ACT leader Don Brash's opposition to Te Reo Maori being compulsorily available in schools has brought him under fire from other parties and social media users.

Mr Brash this morning critcised the Maori Party's policy decision to offer Te Reo in all schools as "a very retrograde step".

Maori Party co-leader Pita Sharples said Mr Brash's comments showed he was leading the party into oblivion.

"We are watching the final ACT, and Don Brash is bringing down the curtain," said Dr Sharples. "His opposition to New Zealand children being able to learn Maori is irresponsible, discriminatory and out-of-touch.


Labour's Kelvin Davis supported the Maori Party's policy, but said he feared a public backlash.

On social media, however, opinion seems slanted against brash, with one Tweet labelling him a "dinosaur stuck in the oppressive past".

Twitter user Jen X said "Brash and his backwards views belong in a nursing home".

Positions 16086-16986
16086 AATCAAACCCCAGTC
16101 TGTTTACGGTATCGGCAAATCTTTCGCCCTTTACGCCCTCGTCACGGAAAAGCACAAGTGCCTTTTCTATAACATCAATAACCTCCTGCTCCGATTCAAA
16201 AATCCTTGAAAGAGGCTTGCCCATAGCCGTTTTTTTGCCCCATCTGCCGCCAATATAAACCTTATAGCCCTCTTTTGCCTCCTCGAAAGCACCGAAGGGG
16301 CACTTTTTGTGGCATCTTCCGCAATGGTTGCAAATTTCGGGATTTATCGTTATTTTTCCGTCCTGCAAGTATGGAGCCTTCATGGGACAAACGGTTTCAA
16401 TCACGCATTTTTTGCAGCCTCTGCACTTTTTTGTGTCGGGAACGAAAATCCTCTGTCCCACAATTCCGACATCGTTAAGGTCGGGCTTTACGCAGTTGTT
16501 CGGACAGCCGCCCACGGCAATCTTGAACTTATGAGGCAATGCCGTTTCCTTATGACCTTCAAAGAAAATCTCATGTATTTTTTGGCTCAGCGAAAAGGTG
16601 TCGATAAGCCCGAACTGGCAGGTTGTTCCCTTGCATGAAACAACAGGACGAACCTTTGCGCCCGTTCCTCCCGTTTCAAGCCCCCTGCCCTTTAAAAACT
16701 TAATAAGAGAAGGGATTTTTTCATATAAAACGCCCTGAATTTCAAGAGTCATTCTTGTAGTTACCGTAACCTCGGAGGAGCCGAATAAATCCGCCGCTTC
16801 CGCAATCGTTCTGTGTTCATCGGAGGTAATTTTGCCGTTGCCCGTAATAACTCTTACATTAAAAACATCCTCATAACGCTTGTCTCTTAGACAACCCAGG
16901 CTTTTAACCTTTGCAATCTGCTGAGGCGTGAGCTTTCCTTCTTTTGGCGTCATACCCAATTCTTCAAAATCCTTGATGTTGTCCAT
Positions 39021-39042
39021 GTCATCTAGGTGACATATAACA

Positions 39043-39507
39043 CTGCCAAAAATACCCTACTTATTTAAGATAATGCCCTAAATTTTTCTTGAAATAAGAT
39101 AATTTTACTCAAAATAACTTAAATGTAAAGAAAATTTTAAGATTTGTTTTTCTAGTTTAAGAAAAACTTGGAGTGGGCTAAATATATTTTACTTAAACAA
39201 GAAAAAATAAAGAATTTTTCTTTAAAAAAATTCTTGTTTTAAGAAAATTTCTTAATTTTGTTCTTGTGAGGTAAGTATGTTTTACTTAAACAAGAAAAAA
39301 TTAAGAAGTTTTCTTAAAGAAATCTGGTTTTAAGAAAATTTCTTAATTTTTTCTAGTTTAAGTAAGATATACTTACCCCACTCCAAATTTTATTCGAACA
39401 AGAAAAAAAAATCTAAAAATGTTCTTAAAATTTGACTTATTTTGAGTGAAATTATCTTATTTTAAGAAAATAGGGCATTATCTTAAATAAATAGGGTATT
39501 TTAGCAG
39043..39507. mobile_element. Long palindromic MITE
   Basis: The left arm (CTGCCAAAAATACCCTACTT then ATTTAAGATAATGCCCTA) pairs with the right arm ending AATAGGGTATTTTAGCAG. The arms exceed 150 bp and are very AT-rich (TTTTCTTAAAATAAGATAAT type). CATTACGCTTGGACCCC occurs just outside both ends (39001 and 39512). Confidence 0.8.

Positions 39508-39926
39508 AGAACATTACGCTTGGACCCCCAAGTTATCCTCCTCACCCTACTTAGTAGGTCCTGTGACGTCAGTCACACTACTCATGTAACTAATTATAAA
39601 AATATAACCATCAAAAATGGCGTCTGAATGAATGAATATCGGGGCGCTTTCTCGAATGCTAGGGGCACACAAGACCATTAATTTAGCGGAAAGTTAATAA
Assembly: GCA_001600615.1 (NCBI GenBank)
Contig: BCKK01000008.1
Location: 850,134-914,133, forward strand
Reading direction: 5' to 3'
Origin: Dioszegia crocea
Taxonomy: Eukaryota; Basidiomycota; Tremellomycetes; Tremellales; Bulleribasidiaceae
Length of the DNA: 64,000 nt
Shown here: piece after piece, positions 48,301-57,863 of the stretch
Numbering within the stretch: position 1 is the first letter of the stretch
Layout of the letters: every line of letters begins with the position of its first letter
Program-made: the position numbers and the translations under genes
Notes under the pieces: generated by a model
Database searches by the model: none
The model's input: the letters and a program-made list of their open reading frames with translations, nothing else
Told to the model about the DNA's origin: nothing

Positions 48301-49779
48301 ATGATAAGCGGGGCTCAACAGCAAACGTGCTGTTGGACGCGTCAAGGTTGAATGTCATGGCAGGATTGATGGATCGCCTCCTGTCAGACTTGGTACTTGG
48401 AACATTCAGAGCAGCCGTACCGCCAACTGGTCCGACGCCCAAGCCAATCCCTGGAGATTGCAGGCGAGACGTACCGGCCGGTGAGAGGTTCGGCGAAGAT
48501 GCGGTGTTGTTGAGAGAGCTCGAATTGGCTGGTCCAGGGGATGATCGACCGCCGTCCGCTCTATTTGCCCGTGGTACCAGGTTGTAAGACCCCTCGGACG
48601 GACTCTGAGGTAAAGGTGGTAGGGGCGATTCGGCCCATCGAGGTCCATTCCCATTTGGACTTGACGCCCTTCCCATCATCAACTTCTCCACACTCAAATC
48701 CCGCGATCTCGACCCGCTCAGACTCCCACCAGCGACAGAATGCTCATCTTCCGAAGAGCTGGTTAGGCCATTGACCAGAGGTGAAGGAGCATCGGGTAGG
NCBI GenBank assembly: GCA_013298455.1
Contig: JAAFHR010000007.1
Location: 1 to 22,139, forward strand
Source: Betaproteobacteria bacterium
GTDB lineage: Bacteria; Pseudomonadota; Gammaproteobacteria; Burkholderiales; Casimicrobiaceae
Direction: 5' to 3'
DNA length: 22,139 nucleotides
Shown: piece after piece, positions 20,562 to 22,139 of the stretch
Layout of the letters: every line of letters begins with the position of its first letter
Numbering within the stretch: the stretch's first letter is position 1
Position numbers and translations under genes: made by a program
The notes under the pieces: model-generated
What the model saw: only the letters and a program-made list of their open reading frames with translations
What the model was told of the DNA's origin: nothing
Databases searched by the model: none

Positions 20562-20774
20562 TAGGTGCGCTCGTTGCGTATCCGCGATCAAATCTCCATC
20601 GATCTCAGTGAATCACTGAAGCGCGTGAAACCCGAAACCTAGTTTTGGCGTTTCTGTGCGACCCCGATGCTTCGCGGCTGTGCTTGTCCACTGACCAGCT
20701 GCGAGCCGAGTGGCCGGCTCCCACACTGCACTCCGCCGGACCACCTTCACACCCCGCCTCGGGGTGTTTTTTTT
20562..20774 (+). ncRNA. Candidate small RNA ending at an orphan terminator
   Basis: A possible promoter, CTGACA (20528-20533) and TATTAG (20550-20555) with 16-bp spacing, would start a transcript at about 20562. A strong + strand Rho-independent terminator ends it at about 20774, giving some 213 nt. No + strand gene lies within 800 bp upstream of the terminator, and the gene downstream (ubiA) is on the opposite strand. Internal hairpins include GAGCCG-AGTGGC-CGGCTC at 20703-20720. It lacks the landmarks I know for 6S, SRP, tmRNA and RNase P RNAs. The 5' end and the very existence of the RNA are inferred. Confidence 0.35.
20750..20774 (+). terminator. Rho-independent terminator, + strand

Green MP Catherine Delahunty tweeted that she supported a trilingual education policy, one that also included sign language.

She also warned Mr Brash's "outbursts" were doing the party no favours, and criticised Mr Davis' cautious response on

"The way we save Te Reo is through leadership, not pandering to the racism so succinctly articulated by Don Brash today."

Maori Party education spokesperson Te Ururoa Flavell told Radio New Zealand views on Maori language were very different today than in past decades.

"Once upon a time everybody did a big huge jump up and down about Hinewhi Mohi singing the national anthem in Maori language.


"Look where we are at the moment, where everybody joins in."